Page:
About a year ago I collaborated with the folks at Lake Missoula Group to create a malware-themed network forensics puzzle. That contest is now over; however, I would like to provide an opportunity to learn from the scenario defined in that puzzle to strengthen your malware analysis skills. If this sounds interesting, I suggest you proceed as follows:
- Read the scenario described in the original puzzle:Ms. Moneymany's Mysterious Malware.
- Obtain the PCAP file containing malicious artifacts from the original puzzle page linked above.
- Consider answering the 7 questions in the original puzzle to strengthen your network forensics skills
- Consider reviewing the winning and finalist answers to the original puzzle.
- Answer the 7 follow-up questions below.
- Post your solutions on-line and add a comment to this blog post with a link to it.
The follow-up questions for this challenge are below. They refer to the malicious executable and other artifacts you need to first extract from the referenced PCAP file.
- When the malicious Windows executable runs on the infected system, it creates a hidden directory where it stores two files. What is the name of this directory?
- The malicious Windows executable creates a hidden registry key to make sure the executable runs whenever the victim reboots and logs into the Windows system. What is the full path of that registry key?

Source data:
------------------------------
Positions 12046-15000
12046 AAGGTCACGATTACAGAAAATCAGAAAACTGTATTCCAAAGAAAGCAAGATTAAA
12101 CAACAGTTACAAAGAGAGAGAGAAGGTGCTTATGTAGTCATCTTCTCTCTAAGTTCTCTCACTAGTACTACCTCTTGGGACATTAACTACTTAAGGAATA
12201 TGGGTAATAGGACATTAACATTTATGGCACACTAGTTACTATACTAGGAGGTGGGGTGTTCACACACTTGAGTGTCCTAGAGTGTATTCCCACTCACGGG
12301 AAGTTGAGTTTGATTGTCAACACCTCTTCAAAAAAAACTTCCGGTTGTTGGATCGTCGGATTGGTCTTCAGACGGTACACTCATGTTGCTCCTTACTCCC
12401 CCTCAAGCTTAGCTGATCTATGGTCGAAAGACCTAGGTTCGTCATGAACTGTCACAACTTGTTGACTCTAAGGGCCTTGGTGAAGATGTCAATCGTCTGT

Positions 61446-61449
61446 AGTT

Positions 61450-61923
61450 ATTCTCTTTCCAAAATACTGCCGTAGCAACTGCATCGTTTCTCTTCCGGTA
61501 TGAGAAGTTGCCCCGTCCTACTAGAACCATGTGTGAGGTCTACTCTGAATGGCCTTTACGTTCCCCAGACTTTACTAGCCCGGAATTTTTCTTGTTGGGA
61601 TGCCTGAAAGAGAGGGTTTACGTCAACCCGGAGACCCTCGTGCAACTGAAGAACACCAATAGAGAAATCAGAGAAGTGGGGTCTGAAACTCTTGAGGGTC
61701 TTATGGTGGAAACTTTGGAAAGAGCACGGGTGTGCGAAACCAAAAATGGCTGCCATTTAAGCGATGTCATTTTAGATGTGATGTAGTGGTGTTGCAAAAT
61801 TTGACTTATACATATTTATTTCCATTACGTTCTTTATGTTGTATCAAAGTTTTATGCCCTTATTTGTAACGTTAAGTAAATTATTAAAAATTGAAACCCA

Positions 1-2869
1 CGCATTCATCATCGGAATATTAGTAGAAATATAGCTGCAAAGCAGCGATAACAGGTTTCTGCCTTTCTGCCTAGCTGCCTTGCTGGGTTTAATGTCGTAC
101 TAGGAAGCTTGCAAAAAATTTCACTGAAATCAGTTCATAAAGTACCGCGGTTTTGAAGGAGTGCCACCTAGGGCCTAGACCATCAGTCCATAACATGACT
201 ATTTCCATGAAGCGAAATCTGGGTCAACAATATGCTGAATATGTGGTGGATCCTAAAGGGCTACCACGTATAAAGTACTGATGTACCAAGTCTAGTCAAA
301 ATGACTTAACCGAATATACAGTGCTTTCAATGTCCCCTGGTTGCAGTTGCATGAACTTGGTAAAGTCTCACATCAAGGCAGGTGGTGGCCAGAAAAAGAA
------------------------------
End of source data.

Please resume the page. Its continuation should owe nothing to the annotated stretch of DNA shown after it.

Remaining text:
- One of the Java applets downloaded by the user's browser targeted a vulnerability in the Java Runtime Environment (JRE). What was the name of the file that directly implemented the exploit?
- The malicious Windows executable attempts to inject code into several processes. Which functions in WININET.dll does the executable hook to interfere with normal operations of the infected system?
- The malicious Windows executable attempts to delete files on the infected system. What file categories does the executable attempt to delete?
- What other interesting characteristics does the malicious Windows executable possess? This is a somewhat open-ended question. It is designed to help those who have answered the other questions to stand out.
If you're new to malware analysis, here are a few resources to help you get started:
- Building a Malware Analysis Toolkit Using Free Tools
- Using VMware for Malware Analysis
- Introduction to Malware Analysis Webcast